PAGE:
Online voter registration systems around the country may be vulnerable to hackers intent on disrupting an election, a study by Harvard researchers concludes.
But Secretary of State Kim Wyman says Washington uses the safeguards the study recommends, and more, in its efforts to keep hackers from changing the information of voters in the state’s all-mail balloting system.
“An attacker could impersonate voters and submit address changes that, if accepted, could disenfranchise significant numbers of voters or disrupt elections,” researchers said in a study released Wednesday.
After a report that a large number of voter registrations were changed online in a Riverside, California, Republican primary last year, the group of experts in government, technology and data sciences at Harvard University studied the 35 states and District of Columbia with online systems allowing residents to sign up to vote and change their registration to show a new address or party affiliation.
Washington was one of the first states to adopt online registration, in 2008.
While an effort to change voter registration in days before online registration would have been time-consuming and expensive, that’s not necessarily the case anymore because information is readily available – inexpensively or for free – on the Internet from various legal and illegal sources, researchers said.
States typically require voters changing their voter registration online to provide personal information beyond their name, address and date of birth. Washington requires a state driver’s license or state ID card number. But the state uses a formula for generating those numbers, which hackers could easily figure out, researchers said. Or they could buy information like that or Social Security numbers from data collection services; from data breaches of large companies, retail outlets or government agencies; or from the darknet.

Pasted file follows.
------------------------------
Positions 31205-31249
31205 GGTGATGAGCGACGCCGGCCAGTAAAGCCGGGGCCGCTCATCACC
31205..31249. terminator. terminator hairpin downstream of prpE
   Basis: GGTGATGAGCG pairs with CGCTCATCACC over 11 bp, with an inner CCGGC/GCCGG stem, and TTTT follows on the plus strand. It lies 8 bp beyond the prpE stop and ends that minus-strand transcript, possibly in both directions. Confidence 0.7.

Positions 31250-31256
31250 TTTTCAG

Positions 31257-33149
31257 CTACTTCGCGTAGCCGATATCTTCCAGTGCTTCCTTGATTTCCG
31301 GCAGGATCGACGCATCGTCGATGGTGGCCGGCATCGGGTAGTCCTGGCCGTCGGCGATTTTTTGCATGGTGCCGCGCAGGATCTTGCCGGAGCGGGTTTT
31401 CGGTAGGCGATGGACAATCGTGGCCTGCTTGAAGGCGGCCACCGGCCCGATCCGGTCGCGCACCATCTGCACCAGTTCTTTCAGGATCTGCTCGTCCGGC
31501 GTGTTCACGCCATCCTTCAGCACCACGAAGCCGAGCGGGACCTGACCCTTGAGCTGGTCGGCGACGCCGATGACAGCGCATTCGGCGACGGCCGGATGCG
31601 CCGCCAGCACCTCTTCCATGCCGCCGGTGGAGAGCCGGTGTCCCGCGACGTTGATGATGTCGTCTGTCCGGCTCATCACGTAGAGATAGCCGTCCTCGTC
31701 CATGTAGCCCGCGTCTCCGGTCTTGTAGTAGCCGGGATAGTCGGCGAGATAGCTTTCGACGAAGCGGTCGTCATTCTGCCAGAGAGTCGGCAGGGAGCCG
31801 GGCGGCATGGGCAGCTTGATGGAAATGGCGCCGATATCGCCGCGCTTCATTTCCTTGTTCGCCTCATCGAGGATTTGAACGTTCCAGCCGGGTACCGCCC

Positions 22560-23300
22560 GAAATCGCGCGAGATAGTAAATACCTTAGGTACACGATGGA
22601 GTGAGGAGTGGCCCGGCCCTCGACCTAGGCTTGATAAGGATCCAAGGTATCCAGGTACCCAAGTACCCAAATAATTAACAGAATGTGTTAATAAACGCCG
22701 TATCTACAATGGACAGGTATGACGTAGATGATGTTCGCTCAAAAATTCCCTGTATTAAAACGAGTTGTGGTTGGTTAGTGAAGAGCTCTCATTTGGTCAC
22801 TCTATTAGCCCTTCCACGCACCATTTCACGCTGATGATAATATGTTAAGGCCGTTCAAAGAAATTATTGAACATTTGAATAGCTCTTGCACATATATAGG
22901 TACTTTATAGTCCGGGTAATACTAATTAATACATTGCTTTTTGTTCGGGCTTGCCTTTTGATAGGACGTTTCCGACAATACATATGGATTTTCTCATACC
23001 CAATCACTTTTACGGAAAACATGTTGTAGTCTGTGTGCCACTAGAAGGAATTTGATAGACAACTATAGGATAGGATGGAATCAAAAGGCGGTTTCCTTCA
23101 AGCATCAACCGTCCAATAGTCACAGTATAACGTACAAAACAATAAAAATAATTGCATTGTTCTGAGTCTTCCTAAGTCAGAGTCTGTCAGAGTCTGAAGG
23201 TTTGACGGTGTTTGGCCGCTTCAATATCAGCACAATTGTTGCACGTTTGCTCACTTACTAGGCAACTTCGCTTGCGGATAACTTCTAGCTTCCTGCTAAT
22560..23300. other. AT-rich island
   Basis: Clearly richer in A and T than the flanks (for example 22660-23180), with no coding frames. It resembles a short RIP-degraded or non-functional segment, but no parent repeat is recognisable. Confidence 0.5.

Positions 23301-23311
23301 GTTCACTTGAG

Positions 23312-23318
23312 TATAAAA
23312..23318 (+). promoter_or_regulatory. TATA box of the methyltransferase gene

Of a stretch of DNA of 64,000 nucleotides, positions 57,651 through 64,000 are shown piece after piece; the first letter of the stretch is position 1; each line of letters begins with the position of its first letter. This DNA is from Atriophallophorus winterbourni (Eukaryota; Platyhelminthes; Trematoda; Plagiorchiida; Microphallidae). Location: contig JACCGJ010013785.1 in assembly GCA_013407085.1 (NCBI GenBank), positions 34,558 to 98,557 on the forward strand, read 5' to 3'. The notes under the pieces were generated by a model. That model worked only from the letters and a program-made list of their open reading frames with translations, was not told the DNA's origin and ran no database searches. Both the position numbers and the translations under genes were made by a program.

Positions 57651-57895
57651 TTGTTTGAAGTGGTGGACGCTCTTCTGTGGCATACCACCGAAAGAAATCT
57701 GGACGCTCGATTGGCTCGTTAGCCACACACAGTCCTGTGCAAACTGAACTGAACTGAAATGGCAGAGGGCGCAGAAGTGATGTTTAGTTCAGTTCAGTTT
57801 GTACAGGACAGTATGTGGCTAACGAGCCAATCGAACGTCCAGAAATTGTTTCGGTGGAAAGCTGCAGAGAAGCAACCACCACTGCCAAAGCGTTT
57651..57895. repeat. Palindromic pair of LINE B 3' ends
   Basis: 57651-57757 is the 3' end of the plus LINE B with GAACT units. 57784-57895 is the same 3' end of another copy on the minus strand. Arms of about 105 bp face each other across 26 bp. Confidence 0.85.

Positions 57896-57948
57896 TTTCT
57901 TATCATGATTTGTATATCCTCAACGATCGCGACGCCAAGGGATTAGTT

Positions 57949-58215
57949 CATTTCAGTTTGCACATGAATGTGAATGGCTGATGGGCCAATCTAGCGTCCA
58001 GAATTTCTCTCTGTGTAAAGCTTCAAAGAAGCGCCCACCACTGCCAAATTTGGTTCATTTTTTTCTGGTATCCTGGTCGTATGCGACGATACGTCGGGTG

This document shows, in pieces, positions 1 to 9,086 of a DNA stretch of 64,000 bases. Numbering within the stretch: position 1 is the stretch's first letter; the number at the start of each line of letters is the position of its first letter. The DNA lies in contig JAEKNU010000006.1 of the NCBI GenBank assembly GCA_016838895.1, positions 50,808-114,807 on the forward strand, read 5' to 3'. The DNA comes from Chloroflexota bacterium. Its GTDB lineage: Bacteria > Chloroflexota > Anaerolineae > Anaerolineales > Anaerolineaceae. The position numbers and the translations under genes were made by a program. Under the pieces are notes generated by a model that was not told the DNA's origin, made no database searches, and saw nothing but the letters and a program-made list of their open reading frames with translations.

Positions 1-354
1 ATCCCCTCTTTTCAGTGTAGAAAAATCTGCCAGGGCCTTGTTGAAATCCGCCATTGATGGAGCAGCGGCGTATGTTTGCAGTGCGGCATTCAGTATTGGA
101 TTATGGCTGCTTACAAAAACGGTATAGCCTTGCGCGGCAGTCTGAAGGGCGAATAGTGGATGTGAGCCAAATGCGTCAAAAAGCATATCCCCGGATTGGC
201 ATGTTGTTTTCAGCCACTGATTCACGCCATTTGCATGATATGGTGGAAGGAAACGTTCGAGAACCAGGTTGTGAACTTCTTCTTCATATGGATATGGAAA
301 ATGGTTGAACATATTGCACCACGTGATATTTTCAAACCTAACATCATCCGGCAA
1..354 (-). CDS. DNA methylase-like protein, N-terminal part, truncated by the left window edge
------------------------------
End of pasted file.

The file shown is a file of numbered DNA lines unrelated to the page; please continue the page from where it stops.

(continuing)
With the proper computer skills, a person or organization might be able to change the voter information for 1 percent of the nation’s voters for as little as $10,000, researchers estimated. That could disrupt an election as ballots are mailed to different addresses or people arrived at polling places where they should be registered but had been taken off the rolls by hackers.
Researchers emphasized that they weren’t saying this has happened, only that it could. In mentioning allegations of Russian meddling in the 2016 presidential election, they said those reports generally involved the hacking of email servicers and propaganda campaigns. But, they added, “a state actor would have the resources needed to perpetrate the attack at scale.”
They suggested eight steps state elections officials should take to shore up the security of their online registration systems, including keeping records of access to the website and requests for changes, reviewing them for unusual activity, tracking changes over time, sending a postcard to the old and new address when a change is made, and allowing contested voters to cast a provisional ballot.
Washington does all of those things in its effort to have a system that’s convenient to use but protected from malicious activity, Wyman said. It also locks out an IP address that tries to access the registration system multiple times, and has staff review registrations and address changes. Voter registrations can’t be changed within 29 days of an election, and ballots are mailed about 18 days before Election Day, so a voter who doesn’t get a ballot in the mail can ask for a replacement ballot by mail or in person.